One of life’s simple pleasures during the summer, especially for a sports fan, is the joy of listening to a baseball game on the radio.
Whether it’s at the lake, in the yard, on the deck, or in the car, a baseball broadcast is like sharing a sports bar conversation with a good friend, reminiscing about past times, current events, and debating which team or player is better.
Baseball is the perfect summer companion, the game has a rhythm that mirrors summer—the pace is gradual, sometimes slow, and often laid back.
Amidst a whirlwind society with numerous electronic gadgets and information overload, baseball is a smooth listen. One can tune in or out of the action and tend to life’s duties without feeling left out.
The local announcers become part of the family and are as much storytellers as broadcasters, sometimes bombastic and wildly entertaining as the late Harry Caray or as steady and comfortable as Dodgers treasure Vin Scully or the late Ernie Harwell.
Each city has their favorite "hometown" announcer, whether it's Cincinnati's Mary Brennaman, San Francisco's Jon Miller, the late Jack Buck in St. Louis, or your local minor league announcer.
The fans' conduit to their team often runs through that club's broadcaster.
Howard Kellman, longtime play-by-play voice for the Indianapolis Indians of the Triple-A International League has had the good fortune to announce games on both television and radio.
“In radio, the broadcaster becomes the eyes and ears of the listener, and needs to be more descriptive with the detail, describing such things, for example, as whether a pitch caught the inside corner,” stated Kellman, who interestingly has broadcast for eight Championship Baseball Teams; the second most of any announcer in baseball history.
“Doing television work, as I have for the past 11 seasons as well, the broadcaster is more of a point guard, setting up the analyst, directing a storyline.” Asked his preference, between the two mediums, Kellman said he enjoys both.
He did add, however, that broadcasting baseball on the radio offers listeners a “unique theater of the mind experience” unlike the presentation offered by television.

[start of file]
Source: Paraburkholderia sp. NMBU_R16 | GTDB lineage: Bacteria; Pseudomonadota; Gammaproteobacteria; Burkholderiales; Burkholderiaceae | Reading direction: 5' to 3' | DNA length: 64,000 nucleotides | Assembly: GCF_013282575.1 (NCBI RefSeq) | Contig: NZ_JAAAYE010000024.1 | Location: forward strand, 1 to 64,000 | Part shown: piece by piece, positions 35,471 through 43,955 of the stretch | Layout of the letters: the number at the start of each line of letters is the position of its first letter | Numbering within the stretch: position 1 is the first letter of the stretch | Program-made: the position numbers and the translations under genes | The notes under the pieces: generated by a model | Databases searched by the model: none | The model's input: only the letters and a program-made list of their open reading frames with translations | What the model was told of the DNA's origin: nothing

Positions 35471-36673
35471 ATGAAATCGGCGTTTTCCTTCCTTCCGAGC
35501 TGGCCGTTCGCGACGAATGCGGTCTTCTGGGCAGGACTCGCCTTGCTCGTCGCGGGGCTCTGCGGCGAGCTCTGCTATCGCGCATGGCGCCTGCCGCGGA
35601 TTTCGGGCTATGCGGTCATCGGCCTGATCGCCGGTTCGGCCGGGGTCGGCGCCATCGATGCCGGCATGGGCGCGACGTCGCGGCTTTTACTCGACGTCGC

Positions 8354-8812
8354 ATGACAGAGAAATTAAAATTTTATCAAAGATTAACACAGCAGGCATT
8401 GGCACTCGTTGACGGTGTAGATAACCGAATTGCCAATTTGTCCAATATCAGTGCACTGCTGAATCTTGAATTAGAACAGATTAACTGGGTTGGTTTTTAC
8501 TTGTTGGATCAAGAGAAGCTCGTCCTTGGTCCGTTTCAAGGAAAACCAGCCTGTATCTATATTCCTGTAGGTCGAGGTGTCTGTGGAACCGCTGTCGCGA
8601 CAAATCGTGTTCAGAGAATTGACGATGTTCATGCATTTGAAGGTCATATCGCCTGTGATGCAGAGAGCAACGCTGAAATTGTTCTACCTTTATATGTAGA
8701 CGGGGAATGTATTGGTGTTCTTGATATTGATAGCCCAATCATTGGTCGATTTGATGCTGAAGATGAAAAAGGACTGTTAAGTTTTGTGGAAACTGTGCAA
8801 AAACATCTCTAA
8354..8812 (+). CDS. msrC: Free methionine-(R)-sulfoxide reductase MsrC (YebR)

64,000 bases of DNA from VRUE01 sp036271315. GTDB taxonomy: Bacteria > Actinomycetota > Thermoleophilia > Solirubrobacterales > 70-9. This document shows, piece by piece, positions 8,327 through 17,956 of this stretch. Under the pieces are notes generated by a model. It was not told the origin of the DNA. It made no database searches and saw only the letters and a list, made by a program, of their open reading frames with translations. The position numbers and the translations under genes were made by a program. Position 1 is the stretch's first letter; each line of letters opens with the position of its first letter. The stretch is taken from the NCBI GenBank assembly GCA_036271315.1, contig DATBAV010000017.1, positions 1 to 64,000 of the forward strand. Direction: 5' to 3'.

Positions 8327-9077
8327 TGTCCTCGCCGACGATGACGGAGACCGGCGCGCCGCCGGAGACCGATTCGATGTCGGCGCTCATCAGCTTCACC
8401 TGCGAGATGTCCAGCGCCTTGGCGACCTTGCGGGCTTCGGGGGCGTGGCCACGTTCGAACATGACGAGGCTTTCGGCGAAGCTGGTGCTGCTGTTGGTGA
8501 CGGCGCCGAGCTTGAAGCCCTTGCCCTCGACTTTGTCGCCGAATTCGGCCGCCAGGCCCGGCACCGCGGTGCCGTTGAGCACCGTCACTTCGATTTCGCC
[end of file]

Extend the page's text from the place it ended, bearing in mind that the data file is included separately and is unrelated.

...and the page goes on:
Indeed, the sounds of baseball, from an umpire calling balls and strikes to a vendor hawking hot dogs and peanuts, comes through loud and clear, further adding to the ambiance.
Kellman, who has also called games for the Chicago White Sox and Cleveland Indians on a fill-in basis, along with work for ESPN at the Triple-A World Series, says preparation is still a key, no matter the medium.
“I try to spend a great deal of time on the field prior to the game, talking with the players and managers, gleaning any information that might be of interest to listeners or viewers.”
In a sport with as many natural breaks as baseball, those nuggets of information provide filler that can be both informative and entertaining to listeners.
That's a fact not lost on a veteran announcer such as Kellman, who has seen and heard plenty throughout his 30-plus year career on the airwaves.
Like most baseball broadcasters these days, Kellman is versatile, working football and basketball games during the offseason. "I like doing those sports, football and basketball are things I do," he declared, "but baseball is who I am."
Like other baseball fans, Kellman often spins through his Sirius XM program guide in his car as he drives home from the ballpark, following his duties with the Indianapolis Indians, trying to pick up an inning or two of action from the West coast games. Count him as a loyal listener as well once the Triple-A season concludes in September.
So, as the summer months head into the "dog days" of August, the playoff races heat up, and the calendar turns faster than what we'd all like, treat yourself to a simple pleasure: Tune into a baseball broadcast on the radio and listen to the conversational sounds of the Howard Kellman's of the world and his major league counterparts.
It's time well spent.